The Astro Motel, once a haven for tired long-distance travelers near Waco’s infamous traffic circle, and more recently a high-crime address, has been shuttered and will fall to accommodate the widening of Interstate 35.

A notice from McLennan County Constable Freddie Cantu declared that “owners, employees and tenants” have been evicted, and warned anyone entering the premises could face criminal trespassing charges.

The notice is dated Jan. 9 and was tacked to a piece of plywood at the entrance to the hotel at 3416 S. J.H. Kultgen Freeway on the northbound interstate frontage road between New Road and the circle. It lies along a stretch of road that has seen the El Chico restaurant close and Texas Roadhouse Steakhouse face losing a slice of its parking lot due to the Texas Department of Transportation’s plans to widen I-35 from North Loop 340 to South Loop 340.

Land acquisition has been ongoing for years, and work will officially begin this spring, the transportation department has confirmed.

The department does not routinely resort to eviction notices to clear those living or staying on property it has bought or agreed to buy.

The Astro Motel proved a different story. Built in 1958, its rambling, ranch-style architecture, courtyard and offers of free HBO cable made it popular with travelers between Austin, San Antonio and Dallas. The Texas Historical Commission even listed it as a potential candidate for the National Register of Historic Places.

But time was not kind to The Astro Motel.

“It was a source of many calls for us,” said Waco Police spokesman Sgt. Patrick Swanton, speaking by phone. “Unfortunately, some lower-income hotels like that draw a criminal element, and that location had its share we had to respond to. Most recently, a wanted person barricaded himself in the attic of one of the spaces there. One bad apple can spoil the whole bunch. Some people living there are just down on their luck and needed a place to stay, but a lot of times there were less desirable people.”

He mentioned calls related to fights, wanted individuals and drug use.

Waco attorney Fred Brown, who represents owners Abdul Madatali and Wazir Madatali, said his clients negotiated a deal with TxDOT to sell the property, though he would not discuss specifics. Several of the last five or six residents, however, were in no mood to leave.

“When you live at a place, even a hotel, longer than 30 days, you are given a relocation check. You make your move, and TxDOT gives you check,” said Brown. “Several said, ‘No, we want the check first.’ My clients told TxDOT they no longer had a dog in this hunt, and said the highway department should take control. Again, some did not want to leave. Who knows everyone’s motivations? Anyway, TxDOT ended up placing a notice on the door of every occupied room. There were not that many. Most had already moved out. Finally, the eviction notice brought the matter to a close.”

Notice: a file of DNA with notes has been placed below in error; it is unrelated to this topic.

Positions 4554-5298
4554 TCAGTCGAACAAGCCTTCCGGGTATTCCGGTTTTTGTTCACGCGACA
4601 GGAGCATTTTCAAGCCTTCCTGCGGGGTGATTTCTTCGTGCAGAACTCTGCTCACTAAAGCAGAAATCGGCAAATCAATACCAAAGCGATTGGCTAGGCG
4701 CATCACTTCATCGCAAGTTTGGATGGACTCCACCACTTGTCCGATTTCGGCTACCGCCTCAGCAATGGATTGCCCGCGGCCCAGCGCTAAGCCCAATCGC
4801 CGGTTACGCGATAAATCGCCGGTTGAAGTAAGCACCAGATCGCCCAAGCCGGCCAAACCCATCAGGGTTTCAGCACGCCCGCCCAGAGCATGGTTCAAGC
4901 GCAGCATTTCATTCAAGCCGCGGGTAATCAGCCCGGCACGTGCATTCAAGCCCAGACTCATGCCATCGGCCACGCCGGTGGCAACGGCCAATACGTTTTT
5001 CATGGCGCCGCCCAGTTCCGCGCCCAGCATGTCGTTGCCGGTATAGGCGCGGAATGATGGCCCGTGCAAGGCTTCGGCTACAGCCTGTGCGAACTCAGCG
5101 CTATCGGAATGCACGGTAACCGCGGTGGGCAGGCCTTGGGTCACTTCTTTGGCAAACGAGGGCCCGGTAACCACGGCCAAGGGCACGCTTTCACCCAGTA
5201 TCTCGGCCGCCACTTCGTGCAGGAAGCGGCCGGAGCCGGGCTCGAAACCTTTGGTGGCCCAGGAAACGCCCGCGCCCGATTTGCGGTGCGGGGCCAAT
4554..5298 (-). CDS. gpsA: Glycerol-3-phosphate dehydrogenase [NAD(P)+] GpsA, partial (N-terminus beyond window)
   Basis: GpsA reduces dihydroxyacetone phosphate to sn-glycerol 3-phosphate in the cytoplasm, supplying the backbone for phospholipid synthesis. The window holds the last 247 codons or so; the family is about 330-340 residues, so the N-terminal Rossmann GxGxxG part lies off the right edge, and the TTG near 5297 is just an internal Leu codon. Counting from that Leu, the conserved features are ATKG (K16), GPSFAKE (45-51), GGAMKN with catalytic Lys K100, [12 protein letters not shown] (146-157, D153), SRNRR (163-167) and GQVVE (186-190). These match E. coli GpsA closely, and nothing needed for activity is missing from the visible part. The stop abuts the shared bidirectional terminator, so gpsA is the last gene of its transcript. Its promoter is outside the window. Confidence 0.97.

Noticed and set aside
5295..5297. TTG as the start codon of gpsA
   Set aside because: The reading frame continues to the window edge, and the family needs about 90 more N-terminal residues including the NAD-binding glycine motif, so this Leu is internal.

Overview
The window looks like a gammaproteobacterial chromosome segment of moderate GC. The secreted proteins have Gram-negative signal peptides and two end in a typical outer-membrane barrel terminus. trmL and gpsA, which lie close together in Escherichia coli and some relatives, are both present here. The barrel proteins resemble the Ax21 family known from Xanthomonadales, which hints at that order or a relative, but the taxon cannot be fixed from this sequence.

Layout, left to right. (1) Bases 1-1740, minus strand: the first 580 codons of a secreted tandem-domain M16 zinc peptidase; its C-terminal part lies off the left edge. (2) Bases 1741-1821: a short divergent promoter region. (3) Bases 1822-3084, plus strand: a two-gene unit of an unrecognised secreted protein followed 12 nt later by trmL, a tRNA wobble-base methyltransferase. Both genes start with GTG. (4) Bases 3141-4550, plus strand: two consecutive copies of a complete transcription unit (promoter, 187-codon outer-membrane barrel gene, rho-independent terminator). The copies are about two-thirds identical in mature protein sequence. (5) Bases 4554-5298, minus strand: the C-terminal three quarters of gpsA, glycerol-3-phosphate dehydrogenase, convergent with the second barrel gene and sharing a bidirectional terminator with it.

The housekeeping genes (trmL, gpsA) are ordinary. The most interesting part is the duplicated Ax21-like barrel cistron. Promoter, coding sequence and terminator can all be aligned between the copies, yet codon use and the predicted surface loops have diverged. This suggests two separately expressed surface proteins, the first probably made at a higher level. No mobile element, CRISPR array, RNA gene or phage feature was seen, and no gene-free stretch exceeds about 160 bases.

Brown said the TxDOT deal would have left the business partners with a fraction of the one-acre site, so they chose to pull the plug.

“The hotel/motel industry has changed dramatically, become very competitive,” he said. “To get back in would take a lot more than they got for this place. I doubt they get back into the lodging industry.”

The Astro Motel site carries a $970,640 appraised taxable value, with $204,870 representing the value of the land, according to the McLennan County Appraisal District. The McLennan County Tax Office said $37,048 in delinquent 2017 taxes are owed on the property.

Waco real estate agent Gregg Glime is listing a 21,900-square-foot office and warehousing building on Interstate 35, near the Astro Motel and previously occupied by Nearly Me Technologies, a maker of prosthetic fashion products. He said he knows of no interest by TxDOT in that property.

“But I am hearing the highway department is being generous,” he said.

TxDOT spokesman Ken Roberts on Monday confirmed TxDOT had purchased the Astro Motel site “as part of our right-of-way acquisition that has been going on at least two years,” he said in a phone interview.

Asked about the eviction notice, he said, “This is not a process that started a couple of months ago. It’s been going on two years. It’s not something that suddenly came up as a surprise to anyone.” He said he could not make a blanket statement about which properties the department would or would not be interested in acquiring due to the ongoing I-35 widening.

He acknowledged the state has not yet authorized funding to widen that portion of I-35 that includes the Astro Motel, “but we have to move forward anticipating we will receive the funding to continue.”

This spring, TxDOT is scheduled to begin work on widening the interstate to four lanes in each direction from South 12th Street northward, a project that could cost an estimated $300 million and last four to seven years.

A visit to the Astro Motel site on Monday revealed signs advertising weekly rates for $140 plus tax, a decorative deer with a shattered ear, the eviction notice signed by Constable Freddie Cantu, and lots of litter. A Bible from the Gideon Society and a coffee pot sat side-by-side near an entrance.

Grafitti created with black spray paint delivered messages.

“Astro’s Closed but we’re still killin’ it,” said one.

“Our last hoorah,” proclaimed another.

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